Many critical business, safety and health decisions are based on data. This information must be reliable, so IoT security must be end-to-end.
Attacks on connected devices can have far-reaching consequences, from turning off a connected car’s brakes to administering too much insulin to a patient. Every IoT device should be regarded as a potential gateway to an organization’s network.
Encryption is an essential security measure that must be built into IoT devices. It prevents hackers from accessing the data being transmitted over networks. Encryption can provide confidentiality, authentication, integrity and nonrepudiation. It should be used for both data in transit and data at rest. It is also crucial for IoT devices that connect to mobile apps. For example, a business can require employees to use password-protected accounts and password vaults when working on their smartphones, which helps to close off one method that cybercriminals commonly use for attacks.
Other cybersecurity measures are important as well. For example, a business should implement a cloud access security broker (CASB) to protect IoT devices connecting to their network. CASBs help to identify IoT devices that are not managed, and they help businesses create and enforce IoT device policies that ensure security best practices are followed.
A good IoT security policy should require all devices to use strong passwords and to update their passwords regularly. Businesses should also use encrypted communications and turn off features such as Universal Plug and Play, similar to the Plug and Play feature available on PCs to automatically install printers and external drives. Another option is to set up a system of forced password changing after a certain amount of time has elapsed, which helps to close off yet another way for hackers to gain entry to an IoT device.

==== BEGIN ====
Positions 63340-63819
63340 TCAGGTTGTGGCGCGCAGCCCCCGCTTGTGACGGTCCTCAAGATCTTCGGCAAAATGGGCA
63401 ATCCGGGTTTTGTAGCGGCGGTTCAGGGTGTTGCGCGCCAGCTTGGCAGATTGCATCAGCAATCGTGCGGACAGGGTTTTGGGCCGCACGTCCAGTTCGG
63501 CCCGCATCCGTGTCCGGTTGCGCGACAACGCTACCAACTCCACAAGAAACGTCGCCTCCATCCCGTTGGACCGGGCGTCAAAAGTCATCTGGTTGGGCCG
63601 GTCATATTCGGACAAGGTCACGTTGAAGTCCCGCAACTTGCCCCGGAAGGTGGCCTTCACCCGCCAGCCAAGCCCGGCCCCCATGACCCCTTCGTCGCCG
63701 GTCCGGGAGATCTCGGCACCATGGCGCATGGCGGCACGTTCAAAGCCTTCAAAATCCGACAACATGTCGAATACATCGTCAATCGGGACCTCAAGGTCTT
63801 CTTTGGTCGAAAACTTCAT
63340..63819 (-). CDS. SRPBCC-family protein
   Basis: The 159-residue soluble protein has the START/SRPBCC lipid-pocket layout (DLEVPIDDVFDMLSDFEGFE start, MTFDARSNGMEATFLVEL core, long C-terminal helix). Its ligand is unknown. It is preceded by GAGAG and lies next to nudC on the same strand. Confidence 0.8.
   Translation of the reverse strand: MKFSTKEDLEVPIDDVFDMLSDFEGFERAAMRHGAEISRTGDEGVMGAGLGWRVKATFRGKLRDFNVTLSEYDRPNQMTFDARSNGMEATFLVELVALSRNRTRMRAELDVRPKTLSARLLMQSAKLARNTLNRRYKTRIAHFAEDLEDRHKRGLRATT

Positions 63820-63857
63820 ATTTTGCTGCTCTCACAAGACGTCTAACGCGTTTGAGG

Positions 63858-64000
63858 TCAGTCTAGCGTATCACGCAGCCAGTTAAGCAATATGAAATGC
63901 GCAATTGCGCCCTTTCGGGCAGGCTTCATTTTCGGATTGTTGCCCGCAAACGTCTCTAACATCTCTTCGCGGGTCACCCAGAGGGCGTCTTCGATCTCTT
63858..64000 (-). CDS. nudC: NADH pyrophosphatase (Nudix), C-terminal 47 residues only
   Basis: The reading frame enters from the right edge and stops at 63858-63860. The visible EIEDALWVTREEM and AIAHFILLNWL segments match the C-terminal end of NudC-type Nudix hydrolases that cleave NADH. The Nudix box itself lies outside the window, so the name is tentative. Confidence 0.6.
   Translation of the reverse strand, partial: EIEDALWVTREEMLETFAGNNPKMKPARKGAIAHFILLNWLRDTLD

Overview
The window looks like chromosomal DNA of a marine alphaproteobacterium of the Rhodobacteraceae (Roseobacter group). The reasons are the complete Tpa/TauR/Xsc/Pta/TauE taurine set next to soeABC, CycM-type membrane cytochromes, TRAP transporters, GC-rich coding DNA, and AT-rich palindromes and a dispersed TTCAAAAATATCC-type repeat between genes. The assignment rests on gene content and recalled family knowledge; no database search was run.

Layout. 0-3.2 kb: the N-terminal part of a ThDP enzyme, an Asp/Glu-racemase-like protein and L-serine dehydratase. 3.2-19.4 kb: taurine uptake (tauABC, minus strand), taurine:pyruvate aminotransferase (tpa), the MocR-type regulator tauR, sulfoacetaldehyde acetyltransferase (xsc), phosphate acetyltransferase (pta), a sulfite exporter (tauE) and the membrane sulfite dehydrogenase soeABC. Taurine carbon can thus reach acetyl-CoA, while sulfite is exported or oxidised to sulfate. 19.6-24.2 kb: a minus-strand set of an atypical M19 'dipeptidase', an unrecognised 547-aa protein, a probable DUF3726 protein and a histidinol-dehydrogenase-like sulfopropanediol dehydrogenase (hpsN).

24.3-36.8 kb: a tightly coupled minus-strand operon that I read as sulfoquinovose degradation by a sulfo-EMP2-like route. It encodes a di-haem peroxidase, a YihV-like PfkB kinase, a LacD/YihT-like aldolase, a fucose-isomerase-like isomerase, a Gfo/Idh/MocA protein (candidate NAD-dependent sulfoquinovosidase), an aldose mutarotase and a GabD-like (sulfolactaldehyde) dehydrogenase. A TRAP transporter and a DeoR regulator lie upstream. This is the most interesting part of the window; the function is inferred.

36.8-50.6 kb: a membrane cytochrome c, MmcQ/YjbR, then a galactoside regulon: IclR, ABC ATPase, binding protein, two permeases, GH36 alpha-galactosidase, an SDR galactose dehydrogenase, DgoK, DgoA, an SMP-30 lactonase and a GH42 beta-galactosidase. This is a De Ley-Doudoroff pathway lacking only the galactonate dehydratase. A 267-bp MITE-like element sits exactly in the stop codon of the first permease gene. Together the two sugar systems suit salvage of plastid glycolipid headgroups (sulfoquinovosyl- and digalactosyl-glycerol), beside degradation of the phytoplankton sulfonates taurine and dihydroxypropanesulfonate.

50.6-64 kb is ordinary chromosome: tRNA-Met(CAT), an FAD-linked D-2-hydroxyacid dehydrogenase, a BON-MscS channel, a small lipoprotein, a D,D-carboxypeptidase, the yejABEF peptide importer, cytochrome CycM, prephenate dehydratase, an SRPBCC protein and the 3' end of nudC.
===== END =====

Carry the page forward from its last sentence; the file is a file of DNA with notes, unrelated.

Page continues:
A password (also referred to as a passcode or a pin) is an access control mechanism that confirms identity and protects digital information from cyberattacks. This is particularly important because stolen credentials often serve as a gateway to other devices, accounts, and networks in the home or workplace. Using strong passwords and installing security software is essential to ensure IoT connectivity technologies remain secure from hacking attempts.
A good password consists of at least one uppercase letter, one lowercase letter, one number and one special character. It also must be unique to each system or service used. It’s important to avoid using common words or phrases because a dictionary attack is easy for hackers to uncover your password and gain access to a device or system.
A password vault or other means of securely storing passwords is also recommended. This helps to ensure that employees do not write down passwords where cybercriminals can easily hack them. Passwords should be changed regularly; two-factor authentication is recommended for additional protection.